In many real-time PID control loop application I have seen that the control loop is triggered exactly as the ADC interrupts arrives in order to achieve maximum synchronization between feedback conversion and control loop execution.
I am in a situation where it would be better to have the control loop triggered by a timer interrupt so that it can be indipendent from how the feedback is acquired, for example:
- Capacitive encoder read through ADC -> interrupts;
- Hall absolute encoder read through I2C -> no interrupts;
In the first case I have a sample available each 4ms. How fast the control loop should be triggered? What are the drawbacks of this implementation? Is it possible to take this issue into account when modeling the digital control system?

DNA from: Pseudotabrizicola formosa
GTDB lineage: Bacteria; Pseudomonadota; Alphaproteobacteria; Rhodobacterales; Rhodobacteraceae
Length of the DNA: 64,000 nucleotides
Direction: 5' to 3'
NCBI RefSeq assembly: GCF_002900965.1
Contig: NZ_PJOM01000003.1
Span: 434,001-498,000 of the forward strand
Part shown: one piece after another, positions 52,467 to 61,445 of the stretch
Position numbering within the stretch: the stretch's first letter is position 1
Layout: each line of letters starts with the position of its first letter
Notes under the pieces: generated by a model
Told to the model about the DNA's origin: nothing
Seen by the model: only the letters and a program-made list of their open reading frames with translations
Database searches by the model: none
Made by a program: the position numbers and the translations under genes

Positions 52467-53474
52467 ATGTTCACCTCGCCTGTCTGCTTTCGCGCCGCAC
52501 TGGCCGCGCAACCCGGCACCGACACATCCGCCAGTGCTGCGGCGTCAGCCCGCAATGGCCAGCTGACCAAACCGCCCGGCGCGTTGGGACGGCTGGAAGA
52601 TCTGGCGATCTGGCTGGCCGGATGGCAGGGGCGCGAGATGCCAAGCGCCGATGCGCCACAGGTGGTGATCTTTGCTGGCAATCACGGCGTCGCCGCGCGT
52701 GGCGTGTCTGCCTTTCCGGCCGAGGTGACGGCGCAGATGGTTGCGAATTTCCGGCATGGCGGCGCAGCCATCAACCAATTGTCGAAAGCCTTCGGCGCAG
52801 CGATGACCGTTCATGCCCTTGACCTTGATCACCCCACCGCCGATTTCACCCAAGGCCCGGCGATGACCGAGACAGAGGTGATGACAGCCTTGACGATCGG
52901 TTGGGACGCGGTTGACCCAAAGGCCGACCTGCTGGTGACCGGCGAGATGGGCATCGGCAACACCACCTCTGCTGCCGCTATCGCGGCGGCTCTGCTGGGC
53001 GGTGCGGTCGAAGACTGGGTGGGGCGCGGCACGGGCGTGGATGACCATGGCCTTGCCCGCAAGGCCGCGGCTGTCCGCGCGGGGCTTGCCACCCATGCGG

Thank you for your time.
Yes I am controlling a motor that can use different kind of encoders (one at time). Each encoder implements the same software interface so that I can keep motor logic indipendent from encoder internals.
The rising edges in the image are the instants the feedback is sampled and thus made available by ADC interrupts. The sampling period is 4ms. Assuming the control loop executes its calculation in the same time as the sampling period, what happens if the control loop interrupt is triggered late in respect to the ADC interrupt?